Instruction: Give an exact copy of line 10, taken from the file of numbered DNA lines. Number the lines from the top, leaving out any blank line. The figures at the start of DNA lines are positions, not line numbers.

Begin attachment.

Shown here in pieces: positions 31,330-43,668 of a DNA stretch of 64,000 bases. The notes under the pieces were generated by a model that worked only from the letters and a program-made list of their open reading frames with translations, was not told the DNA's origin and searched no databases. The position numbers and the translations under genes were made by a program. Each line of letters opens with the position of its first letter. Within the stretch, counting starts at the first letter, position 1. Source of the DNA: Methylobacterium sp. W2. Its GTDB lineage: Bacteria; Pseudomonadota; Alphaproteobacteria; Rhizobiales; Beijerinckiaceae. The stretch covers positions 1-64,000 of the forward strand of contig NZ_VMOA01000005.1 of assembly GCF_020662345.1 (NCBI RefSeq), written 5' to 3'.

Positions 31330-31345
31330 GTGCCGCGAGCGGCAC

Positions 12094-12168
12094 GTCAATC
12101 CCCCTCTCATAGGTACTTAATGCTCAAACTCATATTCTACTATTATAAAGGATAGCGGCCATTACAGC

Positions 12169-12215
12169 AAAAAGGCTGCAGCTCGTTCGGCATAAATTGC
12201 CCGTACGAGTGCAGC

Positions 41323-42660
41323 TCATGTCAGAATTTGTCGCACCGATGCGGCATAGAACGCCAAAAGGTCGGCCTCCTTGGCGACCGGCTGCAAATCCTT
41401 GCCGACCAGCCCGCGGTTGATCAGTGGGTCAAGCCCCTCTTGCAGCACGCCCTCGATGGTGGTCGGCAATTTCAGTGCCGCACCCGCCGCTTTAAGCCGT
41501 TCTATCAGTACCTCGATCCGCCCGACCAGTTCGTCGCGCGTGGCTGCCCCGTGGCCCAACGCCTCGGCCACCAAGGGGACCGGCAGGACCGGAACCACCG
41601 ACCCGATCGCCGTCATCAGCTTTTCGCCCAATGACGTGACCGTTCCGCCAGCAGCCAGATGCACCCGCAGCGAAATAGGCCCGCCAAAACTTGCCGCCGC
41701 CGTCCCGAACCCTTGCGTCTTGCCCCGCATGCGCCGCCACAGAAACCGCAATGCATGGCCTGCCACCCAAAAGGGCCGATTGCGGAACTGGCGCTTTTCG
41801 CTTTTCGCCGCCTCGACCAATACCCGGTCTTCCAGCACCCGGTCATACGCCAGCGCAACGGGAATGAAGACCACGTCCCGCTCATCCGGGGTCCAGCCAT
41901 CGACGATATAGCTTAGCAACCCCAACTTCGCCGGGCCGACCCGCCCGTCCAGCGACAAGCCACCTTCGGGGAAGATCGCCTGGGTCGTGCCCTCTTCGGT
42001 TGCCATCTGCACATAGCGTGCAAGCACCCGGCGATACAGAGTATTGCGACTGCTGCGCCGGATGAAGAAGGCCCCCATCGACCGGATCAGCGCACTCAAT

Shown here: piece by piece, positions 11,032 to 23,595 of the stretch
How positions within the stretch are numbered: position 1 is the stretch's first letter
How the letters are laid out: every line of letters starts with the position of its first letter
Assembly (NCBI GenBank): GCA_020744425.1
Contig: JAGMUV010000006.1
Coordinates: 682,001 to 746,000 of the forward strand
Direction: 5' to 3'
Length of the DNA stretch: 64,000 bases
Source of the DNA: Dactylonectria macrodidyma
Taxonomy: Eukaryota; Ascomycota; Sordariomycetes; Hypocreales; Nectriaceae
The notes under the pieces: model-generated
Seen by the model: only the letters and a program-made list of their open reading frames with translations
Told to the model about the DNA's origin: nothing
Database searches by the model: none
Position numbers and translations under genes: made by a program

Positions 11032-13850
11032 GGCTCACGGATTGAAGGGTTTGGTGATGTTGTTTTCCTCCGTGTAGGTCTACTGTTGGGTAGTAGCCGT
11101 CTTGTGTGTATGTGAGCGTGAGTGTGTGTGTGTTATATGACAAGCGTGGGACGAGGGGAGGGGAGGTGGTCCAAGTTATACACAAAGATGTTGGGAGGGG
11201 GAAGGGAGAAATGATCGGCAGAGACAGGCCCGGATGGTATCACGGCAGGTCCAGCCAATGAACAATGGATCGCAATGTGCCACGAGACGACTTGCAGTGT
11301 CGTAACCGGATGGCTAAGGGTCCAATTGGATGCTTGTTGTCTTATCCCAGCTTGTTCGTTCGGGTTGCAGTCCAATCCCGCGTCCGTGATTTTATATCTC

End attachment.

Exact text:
Positions 41323-42660